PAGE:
Stopping air show a puzzler

The Texas Tech offense averages more than 520 yards passing.
Thursday, October 23, 2003 | 12:00 a.m. CDT; updated 2:30 p.m. CDT, Tuesday, July 22, 2008

Some questions might never be answered.

How many licks does it take to get to the Tootsie Roll center of a Tootsie Pop? Which came first, the chicken or the egg? How does a defense stop the Texas Tech offense?

Missouri coach Gary Pinkel isn’t concerned about candy or poultry, but the latter question is at the top of his list this week.

Pinkel said if there is a solution to stopping the Red Raiders’ offense, nobody has found it.

“I don’t know,” Pinkel said. “If I had the answer to that, I’d probably be sitting in a high-rise in New York City and anybody who’s playing them would call me.”

Examining Texas Tech's offense

Texas Tech coach Mike Leach uses a variety of sets for his high-powered passing attack. Leach’s offense is averaging 47.1 points and 524.4 passing yards.

Quarterback B.J. Symons makes the system go, leading the nation with 3,506 passing yards and 32 touchdown passes. Symons is well on his way to breaking both season marks of 5,188 and 54.

The offense is based on spread formations and motion. On most plays, the Red Raiders use four receivers with a running back lined up in front of Symons, who is in the shotgun a majority of the time.

Taurean Henderson is the Texas Tech tailback, though he is almost always used as a fifth receiver out of the backfield. With five options at his disposal, Symons spreads the ball around. Six receivers have at least 20 catches, with Wes Welker leading with 50.

“They’re going to throw everything at you,” Missouri cornerback Michael Harden said. “Four-wide, five-wide, and sometimes it even looks like six- or seven-wide.”

A four-receiver shotgun set with Henderson in the backfield, three receivers split right and one to the left is the Red Raiders’ most common set.

Symons’ first read on most plays is a quick slant to the slot receiver. In most cases, Symons throws to his first read, making it difficult for the defense to pressure him.

Getting first downs, Red Raider style

Symons doesn’t throw deep often because the offense isn’t based on getting big yardage on every play.

“We’re just trying to get first downs,” Leach said. “We hope to get a whole bunch of them at the right time.”

The Red Raiders lead the nation in first downs, averaging 33.3, which puts them on pace for 400 in 12 games.

The offense isn’t all short passes, though. In the most common formation, Leach sends two of the receivers split right on crossing patterns to the middle of the field, isolating Carlos Francis or Jarrett Hicks in man coverage against the cornerback. Hicks leads the team in yards per catch with 17.1, and Francis is close behind at 16.7.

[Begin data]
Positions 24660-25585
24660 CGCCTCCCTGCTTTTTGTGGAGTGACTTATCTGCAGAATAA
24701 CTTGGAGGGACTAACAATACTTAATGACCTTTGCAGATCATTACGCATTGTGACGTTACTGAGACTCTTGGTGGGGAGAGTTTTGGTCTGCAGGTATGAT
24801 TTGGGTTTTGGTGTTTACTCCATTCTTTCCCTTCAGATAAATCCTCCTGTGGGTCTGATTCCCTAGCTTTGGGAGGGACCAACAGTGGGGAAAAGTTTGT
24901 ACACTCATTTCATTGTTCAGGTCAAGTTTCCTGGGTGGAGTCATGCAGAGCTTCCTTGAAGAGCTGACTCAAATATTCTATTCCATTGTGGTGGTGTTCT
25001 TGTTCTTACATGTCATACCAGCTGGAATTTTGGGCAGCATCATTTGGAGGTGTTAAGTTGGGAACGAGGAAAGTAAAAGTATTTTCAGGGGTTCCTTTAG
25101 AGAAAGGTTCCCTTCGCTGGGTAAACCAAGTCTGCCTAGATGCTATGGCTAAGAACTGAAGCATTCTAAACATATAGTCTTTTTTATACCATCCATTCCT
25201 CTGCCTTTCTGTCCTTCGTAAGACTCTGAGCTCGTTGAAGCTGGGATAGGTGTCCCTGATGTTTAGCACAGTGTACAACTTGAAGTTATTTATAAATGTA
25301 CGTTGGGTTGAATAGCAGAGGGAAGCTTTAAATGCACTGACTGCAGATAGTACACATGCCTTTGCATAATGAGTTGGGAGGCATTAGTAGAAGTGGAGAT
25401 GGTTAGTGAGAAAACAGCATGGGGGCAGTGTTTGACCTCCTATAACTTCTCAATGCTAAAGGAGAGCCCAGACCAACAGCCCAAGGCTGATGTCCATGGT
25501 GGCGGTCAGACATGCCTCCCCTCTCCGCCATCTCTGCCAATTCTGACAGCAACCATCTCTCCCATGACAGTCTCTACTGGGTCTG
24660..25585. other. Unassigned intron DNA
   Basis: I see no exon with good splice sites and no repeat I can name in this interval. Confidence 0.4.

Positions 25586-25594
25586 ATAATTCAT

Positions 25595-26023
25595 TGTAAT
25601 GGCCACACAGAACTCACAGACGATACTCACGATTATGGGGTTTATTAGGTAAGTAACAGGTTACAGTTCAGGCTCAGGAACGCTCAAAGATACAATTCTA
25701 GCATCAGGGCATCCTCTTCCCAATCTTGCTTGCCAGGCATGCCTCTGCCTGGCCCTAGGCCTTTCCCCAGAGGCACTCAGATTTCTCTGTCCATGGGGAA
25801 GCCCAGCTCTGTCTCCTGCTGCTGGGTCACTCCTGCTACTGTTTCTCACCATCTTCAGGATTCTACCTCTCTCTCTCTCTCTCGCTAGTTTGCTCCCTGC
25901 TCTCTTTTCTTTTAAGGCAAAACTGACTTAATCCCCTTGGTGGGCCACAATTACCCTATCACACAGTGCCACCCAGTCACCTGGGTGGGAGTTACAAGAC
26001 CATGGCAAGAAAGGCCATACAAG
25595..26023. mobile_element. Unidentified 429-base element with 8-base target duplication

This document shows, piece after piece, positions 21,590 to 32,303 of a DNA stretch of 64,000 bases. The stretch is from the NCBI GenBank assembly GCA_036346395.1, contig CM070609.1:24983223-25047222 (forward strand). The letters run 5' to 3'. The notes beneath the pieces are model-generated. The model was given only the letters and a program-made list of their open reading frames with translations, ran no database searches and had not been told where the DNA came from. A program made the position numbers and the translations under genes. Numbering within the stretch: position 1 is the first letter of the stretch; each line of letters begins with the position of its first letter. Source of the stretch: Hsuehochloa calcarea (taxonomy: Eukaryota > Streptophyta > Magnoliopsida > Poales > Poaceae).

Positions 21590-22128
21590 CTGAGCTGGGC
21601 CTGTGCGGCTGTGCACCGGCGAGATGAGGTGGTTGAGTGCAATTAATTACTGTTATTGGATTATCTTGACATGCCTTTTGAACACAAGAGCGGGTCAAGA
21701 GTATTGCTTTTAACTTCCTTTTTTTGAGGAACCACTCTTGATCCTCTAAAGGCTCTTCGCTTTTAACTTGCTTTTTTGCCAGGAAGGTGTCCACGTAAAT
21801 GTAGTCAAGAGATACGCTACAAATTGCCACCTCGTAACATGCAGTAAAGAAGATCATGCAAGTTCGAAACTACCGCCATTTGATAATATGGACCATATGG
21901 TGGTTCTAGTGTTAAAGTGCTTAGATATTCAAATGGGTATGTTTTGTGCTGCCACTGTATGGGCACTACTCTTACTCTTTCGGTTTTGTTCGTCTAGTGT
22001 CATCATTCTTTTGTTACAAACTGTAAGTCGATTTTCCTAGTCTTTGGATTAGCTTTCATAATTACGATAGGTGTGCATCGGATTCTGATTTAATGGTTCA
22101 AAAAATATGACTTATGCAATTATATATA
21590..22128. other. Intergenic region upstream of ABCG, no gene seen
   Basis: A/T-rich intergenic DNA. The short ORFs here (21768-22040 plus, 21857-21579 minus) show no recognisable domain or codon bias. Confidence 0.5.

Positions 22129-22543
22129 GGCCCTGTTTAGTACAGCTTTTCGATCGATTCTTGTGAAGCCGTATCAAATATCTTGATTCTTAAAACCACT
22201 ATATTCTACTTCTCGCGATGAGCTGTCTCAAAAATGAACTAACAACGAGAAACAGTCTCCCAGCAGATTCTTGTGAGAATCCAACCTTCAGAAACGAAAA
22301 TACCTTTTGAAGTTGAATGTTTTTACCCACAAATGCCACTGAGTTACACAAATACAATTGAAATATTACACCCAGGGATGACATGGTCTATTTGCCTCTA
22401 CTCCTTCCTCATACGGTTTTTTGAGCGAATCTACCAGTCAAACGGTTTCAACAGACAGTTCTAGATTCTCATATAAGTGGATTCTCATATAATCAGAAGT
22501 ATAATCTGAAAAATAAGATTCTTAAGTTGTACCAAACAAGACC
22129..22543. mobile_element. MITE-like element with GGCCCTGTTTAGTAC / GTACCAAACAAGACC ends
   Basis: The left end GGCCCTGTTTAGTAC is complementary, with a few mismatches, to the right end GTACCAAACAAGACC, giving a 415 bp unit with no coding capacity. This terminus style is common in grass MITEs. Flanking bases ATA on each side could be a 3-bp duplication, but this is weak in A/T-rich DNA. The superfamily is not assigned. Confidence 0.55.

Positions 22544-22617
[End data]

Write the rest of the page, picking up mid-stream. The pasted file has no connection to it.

When Texas Tech runs the ball, it is usually on a sort of end-around to one of the receivers or a delayed handoff to Henderson. The receiver goes in motion and Symons hands off to him as he comes across the field.

Texas Tech rarely runs, but when it does the result is generally good. Henderson leads the team with 53 carries on the season, averaging 7.2 yards per carry. Johnnie Mack averages 7.6 yards as Henderson’s quicker complement.

Texas Tech's offensive line troubling many

Some of the success might be because the offensive line never tips off a running play. The linemen are in pass-blocking stance on every play.

Leach said the offense’s success starts with the line, though Symons and the receivers often get the credit.

“The most important thing with what we do is the offensive line,” Leach said. “You need a great offensive line. Then, distribution, I think you want to distribute the ball to all the skill positions. Then, have a great quarterback doing it.”

The Red Raiders run two more not-so-basic formations. In one set, they line up with six linemen, three receivers split right and one split left. This formation gives Symons more protection and time to throw. Against Oklahoma State, Symons threw mostly deep outs and longer passes out of this set.

Texas Tech also uses a two-back, three-receiver formation. Leach has the option of leaving the running backs in to block or running them out of the backfield as receivers.

Opposing teams have tried in vain to slow down the Red Raiders’ prolific offense. Only North Carolina State has kept it to fewer than 42 points, beating Texas Tech 49-21. The Red Raiders’ lowest offensive output was 437 yards against Southern Methodist.

“I’ve seen everybody try to do everything to these guys,” Pinkel said. “All these press conferences every Monday are the same. Everybody’s talking to the opposing coach saying, ‘How do you stop these guys?’ Well, I haven’t seen anything work.”

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